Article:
We see that the freedom of religion guaranteed under Article 25 can be circumscribed by law which aims at social welfare and or reform.

There has also been scholarly discussion on whether the appellation of ‘Secular’ can apply to the Indian state given the provisions of the Constitution, which provide for the regulation of religion.  According to Acevedo[8] the position in the Indian Constitution is not secular in-principle, given the regulation of religious institutions (Hindu temples and mutts being notable), and the internal regulation and reform of religion, even though the objectives of this departure from the principle of secularism are reasonable.

The idea of India’s secularism has also faced pushback from other quarters. The Hindu right, Acevedo notes, makes a distinction between, what it calls, “True Secularism” and “Pseudo Secularism”.[9] This is accompanied by the grievance that Hindus and Hinduism are disadvantaged in India, due to greater regulation, while minority religions enjoy a larger degree of freedoms. [10]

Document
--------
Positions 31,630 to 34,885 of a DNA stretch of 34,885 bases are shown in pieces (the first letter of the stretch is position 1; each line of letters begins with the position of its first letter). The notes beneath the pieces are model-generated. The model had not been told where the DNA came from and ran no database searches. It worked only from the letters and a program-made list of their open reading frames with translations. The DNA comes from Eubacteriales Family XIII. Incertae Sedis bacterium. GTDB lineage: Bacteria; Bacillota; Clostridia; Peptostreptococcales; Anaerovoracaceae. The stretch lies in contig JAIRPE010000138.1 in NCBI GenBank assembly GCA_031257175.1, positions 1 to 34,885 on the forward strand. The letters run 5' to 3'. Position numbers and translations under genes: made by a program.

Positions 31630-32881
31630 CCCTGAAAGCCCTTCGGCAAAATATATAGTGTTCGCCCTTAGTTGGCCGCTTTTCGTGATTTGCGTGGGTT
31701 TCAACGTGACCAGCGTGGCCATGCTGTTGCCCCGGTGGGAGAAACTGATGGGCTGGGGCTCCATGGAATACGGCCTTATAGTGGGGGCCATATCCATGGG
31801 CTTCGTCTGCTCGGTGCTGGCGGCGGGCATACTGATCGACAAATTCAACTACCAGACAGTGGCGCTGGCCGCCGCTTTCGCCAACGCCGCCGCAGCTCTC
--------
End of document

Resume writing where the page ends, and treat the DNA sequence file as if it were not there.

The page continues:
India’s secular credentials are also critiqued by those who feel that the converse is the case, and that “the Indian State privileges Hinduism over other religions”. [11]

On the question of whether India is secular (in-principle), given the State’s regulation of religion and religious institutions, I would argue, as has been argued before, that secularism takes different meanings in different contexts, and ‘separation of church and state is not the only Viable model for secularism.’ [12]

Assuming then, that India, at least on paper, is a secular state, something that is ‘made explicit[13] by the insertion of the term in the Preamble to the Indian constitution by the 42nd Amendment, one needs to consider how well this idea has endured in public discourse and public life, and why this core constitutional idea must be protected.